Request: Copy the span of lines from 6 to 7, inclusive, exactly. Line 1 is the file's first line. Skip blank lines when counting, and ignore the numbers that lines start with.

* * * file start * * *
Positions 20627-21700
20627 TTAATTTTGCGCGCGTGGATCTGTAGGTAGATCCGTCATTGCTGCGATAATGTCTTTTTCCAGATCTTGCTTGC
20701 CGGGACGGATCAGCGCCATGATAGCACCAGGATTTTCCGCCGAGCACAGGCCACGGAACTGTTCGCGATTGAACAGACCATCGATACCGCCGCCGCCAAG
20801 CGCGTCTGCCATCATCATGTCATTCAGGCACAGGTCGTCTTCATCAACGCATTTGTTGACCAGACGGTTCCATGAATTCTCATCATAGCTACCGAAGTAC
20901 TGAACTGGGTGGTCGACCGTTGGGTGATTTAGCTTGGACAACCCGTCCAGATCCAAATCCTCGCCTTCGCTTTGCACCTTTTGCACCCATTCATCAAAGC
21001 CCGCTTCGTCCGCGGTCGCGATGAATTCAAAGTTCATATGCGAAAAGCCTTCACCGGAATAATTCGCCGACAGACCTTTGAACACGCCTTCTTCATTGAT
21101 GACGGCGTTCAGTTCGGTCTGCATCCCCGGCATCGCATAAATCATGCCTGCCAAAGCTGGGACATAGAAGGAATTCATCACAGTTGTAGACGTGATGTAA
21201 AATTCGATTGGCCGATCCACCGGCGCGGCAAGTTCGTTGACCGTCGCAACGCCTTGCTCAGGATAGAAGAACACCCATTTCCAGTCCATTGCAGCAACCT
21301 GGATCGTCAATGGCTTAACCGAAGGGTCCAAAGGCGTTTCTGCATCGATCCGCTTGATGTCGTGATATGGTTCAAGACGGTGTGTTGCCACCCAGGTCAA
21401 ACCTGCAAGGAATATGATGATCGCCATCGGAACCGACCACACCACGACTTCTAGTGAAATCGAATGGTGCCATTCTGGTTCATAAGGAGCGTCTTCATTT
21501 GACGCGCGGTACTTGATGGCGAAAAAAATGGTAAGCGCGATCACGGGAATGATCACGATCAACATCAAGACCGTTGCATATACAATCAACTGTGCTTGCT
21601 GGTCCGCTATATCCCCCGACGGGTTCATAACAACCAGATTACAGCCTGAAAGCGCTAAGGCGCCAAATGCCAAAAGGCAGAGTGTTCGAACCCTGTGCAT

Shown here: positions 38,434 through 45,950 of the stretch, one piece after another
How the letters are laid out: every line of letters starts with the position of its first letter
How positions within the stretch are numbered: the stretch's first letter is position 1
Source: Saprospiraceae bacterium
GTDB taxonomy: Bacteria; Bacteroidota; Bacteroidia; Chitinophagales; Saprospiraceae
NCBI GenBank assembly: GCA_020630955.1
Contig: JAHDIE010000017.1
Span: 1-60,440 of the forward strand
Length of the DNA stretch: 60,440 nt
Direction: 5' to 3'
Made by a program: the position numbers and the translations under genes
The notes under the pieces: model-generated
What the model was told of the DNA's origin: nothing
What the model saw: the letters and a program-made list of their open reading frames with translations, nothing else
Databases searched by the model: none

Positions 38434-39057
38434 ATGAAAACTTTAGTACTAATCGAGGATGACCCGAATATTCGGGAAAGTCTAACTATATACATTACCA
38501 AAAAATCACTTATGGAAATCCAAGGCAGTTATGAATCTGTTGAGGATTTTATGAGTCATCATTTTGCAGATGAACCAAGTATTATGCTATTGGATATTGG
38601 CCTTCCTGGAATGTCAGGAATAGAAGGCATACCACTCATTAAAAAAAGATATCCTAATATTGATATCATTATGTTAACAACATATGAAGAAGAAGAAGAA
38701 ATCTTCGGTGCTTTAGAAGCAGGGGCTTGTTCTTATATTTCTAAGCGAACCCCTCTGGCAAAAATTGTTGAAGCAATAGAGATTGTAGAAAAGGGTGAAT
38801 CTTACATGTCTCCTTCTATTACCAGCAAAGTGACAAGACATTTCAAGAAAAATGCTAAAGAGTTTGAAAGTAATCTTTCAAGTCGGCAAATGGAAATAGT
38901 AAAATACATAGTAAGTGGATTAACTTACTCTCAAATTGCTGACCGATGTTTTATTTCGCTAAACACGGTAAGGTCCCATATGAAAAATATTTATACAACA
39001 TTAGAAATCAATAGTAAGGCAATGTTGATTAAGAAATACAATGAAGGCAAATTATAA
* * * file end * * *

21001 CCGCTTCGTCCGCGGTCGCGATGAATTCAAAGTTCATATGCGAAAAGCCTTCACCGGAATAATTCGCCGACAGACCTTTGAACACGCCTTCTTCATTGAT
21101 GACGGCGTTCAGTTCGGTCTGCATCCCCGGCATCGCATAAATCATGCCTGCCAAAGCTGGGACATAGAAGGAATTCATCACAGTTGTAGACGTGATGTAA